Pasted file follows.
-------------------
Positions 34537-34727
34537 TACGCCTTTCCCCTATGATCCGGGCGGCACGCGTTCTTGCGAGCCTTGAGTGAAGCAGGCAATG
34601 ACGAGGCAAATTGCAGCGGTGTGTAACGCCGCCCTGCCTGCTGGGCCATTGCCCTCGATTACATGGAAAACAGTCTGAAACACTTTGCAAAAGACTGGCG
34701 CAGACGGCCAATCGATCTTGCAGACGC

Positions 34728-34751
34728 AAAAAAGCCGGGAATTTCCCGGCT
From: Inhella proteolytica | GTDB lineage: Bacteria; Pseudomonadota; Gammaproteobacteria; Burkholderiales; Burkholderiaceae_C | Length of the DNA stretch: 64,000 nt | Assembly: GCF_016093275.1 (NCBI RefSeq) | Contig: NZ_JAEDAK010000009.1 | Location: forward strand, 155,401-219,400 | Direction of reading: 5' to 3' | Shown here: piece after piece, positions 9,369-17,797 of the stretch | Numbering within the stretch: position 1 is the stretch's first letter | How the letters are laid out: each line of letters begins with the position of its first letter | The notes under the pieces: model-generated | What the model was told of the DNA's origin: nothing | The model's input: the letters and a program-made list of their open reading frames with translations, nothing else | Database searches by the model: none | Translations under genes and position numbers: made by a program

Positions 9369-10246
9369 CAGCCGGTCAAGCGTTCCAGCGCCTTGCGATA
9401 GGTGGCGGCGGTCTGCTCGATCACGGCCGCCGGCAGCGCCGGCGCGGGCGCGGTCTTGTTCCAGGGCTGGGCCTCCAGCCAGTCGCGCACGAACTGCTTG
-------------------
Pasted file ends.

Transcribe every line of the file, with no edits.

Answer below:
Positions 34537-34727
34537 TACGCCTTTCCCCTATGATCCGGGCGGCACGCGTTCTTGCGAGCCTTGAGTGAAGCAGGCAATG
34601 ACGAGGCAAATTGCAGCGGTGTGTAACGCCGCCCTGCCTGCTGGGCCATTGCCCTCGATTACATGGAAAACAGTCTGAAACACTTTGCAAAAGACTGGCG
34701 CAGACGGCCAATCGATCTTGCAGACGC

Positions 34728-34751
34728 AAAAAAGCCGGGAATTTCCCGGCT
From: Inhella proteolytica | GTDB lineage: Bacteria; Pseudomonadota; Gammaproteobacteria; Burkholderiales; Burkholderiaceae_C | Length of the DNA stretch: 64,000 nt | Assembly: GCF_016093275.1 (NCBI RefSeq) | Contig: NZ_JAEDAK010000009.1 | Location: forward strand, 155,401-219,400 | Direction of reading: 5' to 3' | Shown here: piece after piece, positions 9,369-17,797 of the stretch | Numbering within the stretch: position 1 is the stretch's first letter | How the letters are laid out: each line of letters begins with the position of its first letter | The notes under the pieces: model-generated | What the model was told of the DNA's origin: nothing | The model's input: the letters and a program-made list of their open reading frames with translations, nothing else | Database searches by the model: none | Translations under genes and position numbers: made by a program

Positions 9369-10246
9369 CAGCCGGTCAAGCGTTCCAGCGCCTTGCGATA
9401 GGTGGCGGCGGTCTGCTCGATCACGGCCGCCGGCAGCGCCGGCGCGGGCGCGGTCTTGTTCCAGGGCTGGGCCTCCAGCCAGTCGCGCACGAACTGCTTG